Friday, January 2, 2009

What is the Past?

“What is in the past is left in the past. The future is not yet reached. Who knows what tomorrow brings, it could bring death”.

These words the Buddha spoke over 2500 years ago have never been more applicable. For some strange reason, the human mind has a difficult time with the present moment. We prefer to live in the past as a distraction from the here and now.

Many of us have experienced painful traumas in our lives. Nothing I say is meant to diminish or belittle your suffering. Our stories are what brought us to this point. It is in the grasping to this story that keeps us from moving forward. We often spend a tremendous amount of time re-living things we define as the pivotal events that prevented us from reaching our full potential.

When we blame the past for why we do not move forward, we have guaranteed that we will stay exactly where we are. The past has to be acknowledged for what it is before we can begin the journey to now.

One of my teachers once asked a group of students what defines the past? Is an hour ago any more in the past than the reign of the dinosaurs? They are both in the past. The past is a place that we can never return to and in many cases, a place we would never want to return to given a logical choice.

I encourage you to ponder this question for a while. What is the past and why am I so afraid to move out of it? There is no bargaining with the past to make it better and we may not see tomorrow.

For the new year may we accept the past and set it behind us to live each day for what it is, right now.

9 comments:

Hazelmarie 'Mattie' Elliott said...

We are all guilty of looking back...instead of looking at today. We must learn to worry about the things we can change, and not worry about the things we cannot change. The past cannot be changed, but today is still within our grasp. That makes all the difference.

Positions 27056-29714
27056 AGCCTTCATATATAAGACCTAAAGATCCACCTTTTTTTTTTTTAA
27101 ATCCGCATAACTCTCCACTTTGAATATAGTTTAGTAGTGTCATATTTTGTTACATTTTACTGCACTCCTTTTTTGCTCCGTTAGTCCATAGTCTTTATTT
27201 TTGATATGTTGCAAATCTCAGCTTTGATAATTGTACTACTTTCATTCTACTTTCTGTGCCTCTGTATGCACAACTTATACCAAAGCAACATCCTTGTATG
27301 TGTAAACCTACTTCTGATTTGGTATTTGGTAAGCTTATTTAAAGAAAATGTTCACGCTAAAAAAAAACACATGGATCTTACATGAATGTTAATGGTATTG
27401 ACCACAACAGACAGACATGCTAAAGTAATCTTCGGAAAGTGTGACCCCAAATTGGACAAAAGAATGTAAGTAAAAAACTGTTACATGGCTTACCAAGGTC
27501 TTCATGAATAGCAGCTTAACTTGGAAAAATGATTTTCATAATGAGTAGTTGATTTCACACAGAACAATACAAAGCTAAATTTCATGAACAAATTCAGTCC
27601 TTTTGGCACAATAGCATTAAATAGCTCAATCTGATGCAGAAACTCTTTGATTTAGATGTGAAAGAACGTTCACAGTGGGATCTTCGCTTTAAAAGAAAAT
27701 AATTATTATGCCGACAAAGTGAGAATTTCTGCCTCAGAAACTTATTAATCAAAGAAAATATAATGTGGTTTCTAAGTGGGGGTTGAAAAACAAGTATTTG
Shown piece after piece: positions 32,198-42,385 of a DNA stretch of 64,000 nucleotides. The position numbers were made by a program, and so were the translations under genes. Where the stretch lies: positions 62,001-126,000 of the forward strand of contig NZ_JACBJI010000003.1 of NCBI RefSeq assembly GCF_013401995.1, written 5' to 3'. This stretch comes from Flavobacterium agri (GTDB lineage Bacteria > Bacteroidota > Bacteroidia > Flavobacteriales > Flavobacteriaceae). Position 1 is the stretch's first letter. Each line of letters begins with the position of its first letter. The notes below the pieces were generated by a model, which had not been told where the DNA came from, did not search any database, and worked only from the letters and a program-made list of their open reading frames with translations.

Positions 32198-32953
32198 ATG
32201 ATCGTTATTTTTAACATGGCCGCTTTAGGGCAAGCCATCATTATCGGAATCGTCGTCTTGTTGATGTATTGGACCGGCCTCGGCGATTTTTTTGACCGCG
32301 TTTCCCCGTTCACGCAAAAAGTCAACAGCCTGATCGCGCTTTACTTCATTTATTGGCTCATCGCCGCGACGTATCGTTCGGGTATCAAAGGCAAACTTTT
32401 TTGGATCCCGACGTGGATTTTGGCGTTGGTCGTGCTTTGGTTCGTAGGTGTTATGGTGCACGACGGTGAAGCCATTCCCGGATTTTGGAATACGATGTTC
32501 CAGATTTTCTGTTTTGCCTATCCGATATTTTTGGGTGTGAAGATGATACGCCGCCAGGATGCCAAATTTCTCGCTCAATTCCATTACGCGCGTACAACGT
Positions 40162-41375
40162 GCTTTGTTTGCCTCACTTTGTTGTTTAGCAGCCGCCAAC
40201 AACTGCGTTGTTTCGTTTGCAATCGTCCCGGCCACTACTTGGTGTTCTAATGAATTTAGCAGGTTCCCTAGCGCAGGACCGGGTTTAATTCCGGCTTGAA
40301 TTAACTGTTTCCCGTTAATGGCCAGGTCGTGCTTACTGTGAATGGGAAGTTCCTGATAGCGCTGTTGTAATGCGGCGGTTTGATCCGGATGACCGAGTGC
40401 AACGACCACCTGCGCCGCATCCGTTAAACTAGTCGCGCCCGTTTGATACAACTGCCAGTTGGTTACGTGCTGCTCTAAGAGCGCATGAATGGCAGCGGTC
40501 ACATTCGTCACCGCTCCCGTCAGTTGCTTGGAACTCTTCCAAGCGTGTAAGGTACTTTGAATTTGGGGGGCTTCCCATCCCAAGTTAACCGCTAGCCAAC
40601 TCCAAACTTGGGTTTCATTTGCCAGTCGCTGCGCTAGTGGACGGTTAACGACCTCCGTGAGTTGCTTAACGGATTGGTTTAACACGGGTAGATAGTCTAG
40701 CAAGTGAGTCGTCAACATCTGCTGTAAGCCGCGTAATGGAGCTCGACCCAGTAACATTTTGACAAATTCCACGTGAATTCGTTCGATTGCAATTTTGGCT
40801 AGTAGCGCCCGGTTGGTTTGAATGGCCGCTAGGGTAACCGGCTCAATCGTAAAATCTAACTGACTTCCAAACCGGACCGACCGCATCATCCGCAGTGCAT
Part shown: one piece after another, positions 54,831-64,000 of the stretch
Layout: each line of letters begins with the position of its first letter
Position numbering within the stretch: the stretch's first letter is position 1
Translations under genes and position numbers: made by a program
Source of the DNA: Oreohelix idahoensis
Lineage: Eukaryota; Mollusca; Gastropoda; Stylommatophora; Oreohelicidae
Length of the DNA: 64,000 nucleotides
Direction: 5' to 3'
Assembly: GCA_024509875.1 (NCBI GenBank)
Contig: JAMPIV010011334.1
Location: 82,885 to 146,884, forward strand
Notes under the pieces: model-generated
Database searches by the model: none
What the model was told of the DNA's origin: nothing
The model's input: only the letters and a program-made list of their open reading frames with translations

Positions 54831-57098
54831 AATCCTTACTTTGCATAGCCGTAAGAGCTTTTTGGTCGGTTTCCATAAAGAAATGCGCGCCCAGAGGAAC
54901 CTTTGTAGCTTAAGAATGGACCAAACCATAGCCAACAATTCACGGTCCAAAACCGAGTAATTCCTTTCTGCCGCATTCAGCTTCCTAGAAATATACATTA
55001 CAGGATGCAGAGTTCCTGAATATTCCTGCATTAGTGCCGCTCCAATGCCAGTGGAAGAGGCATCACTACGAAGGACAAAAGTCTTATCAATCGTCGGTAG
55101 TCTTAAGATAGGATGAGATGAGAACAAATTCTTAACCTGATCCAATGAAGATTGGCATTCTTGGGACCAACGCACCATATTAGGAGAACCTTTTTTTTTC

I really gained something from this post. You offer important and valid views...it was a pleasure stopping by.(smile)....Mattie

Amanda said...

Even though thinking about the past can lock us into certain thoughts and behaviors, it's simply too tempting to think about. The past is what we've known, and ultimately that makes us feel comfortable, even if we are sacrificing present joy.

The Buddhist Conservative said...

Thanks for the supportive comments.

The past is like a comfortable old blanket. We feel “known” by our past which combined with our fear of the future leaves little space for the present moment.

Learning to stay in the present moment while difficult opens up a whole new world for discovery.

suzi said...

The past hinders the present from being. And I believe that if one can hold the past as a photograph and remember to put it away so that they can live, the present will create more memoris that are easier to put in the drawer with the past for later.... Worry I believe is created by past fears as will as the conflicts that continue to repeat themselves as obstacles. They are all reared by past conceptions..... The present the very moment that you read this that's where the thought should lay. In this very moment there is only this, no worry, just love, joy and abouding life....

Ted Bagley said...

How about- The "I" is the interior and the exterior door to the present moment of speech. There is no "I" in the present moment as the "I" is continually following it so there is noting to say in the present moment.

Ted Bagley said...

That was "nothing" as apposed to "noting".

The Buddhist Conservative said...

Thank you Suzi for your comments. Reliving the past over and over again does prevent us from enjoying the wonders offered in the present moment.

The Buddhist Conservative said...

Thanks Ted

I had to ponder your concept for a while but I can see your point. We define ourselves by our past and set our goals on the future. Simultaneously living in the past and chasing the future leaving nothing for the present moment.

Vivi-Mari Carpelan said...

One of the great mysteries of life is precisely why we are so mesmerized by the past. I'd say we either fear losing something precious we once had, or we fear not ever having something similarly good ever again. Of course, there are varieties on the theme depending on our unique life experience. I used to be in a hurry to move forwards until I reached an age when suddenly it seemed I don't have time left to have the good things in life. It is extremely hard to have trust. We are always told to, yet our experience proves that we don't always get what we hope for. Who can blame us in a world as gruesome as this one? But - as i think you said yourself on my blog - the first step is to make a resolution to accept, and then enter the process of acceptance. That defining moment is as hard to act on as it is for many to quit smoking and drugs. I suppose?
:-) Vivi-Mari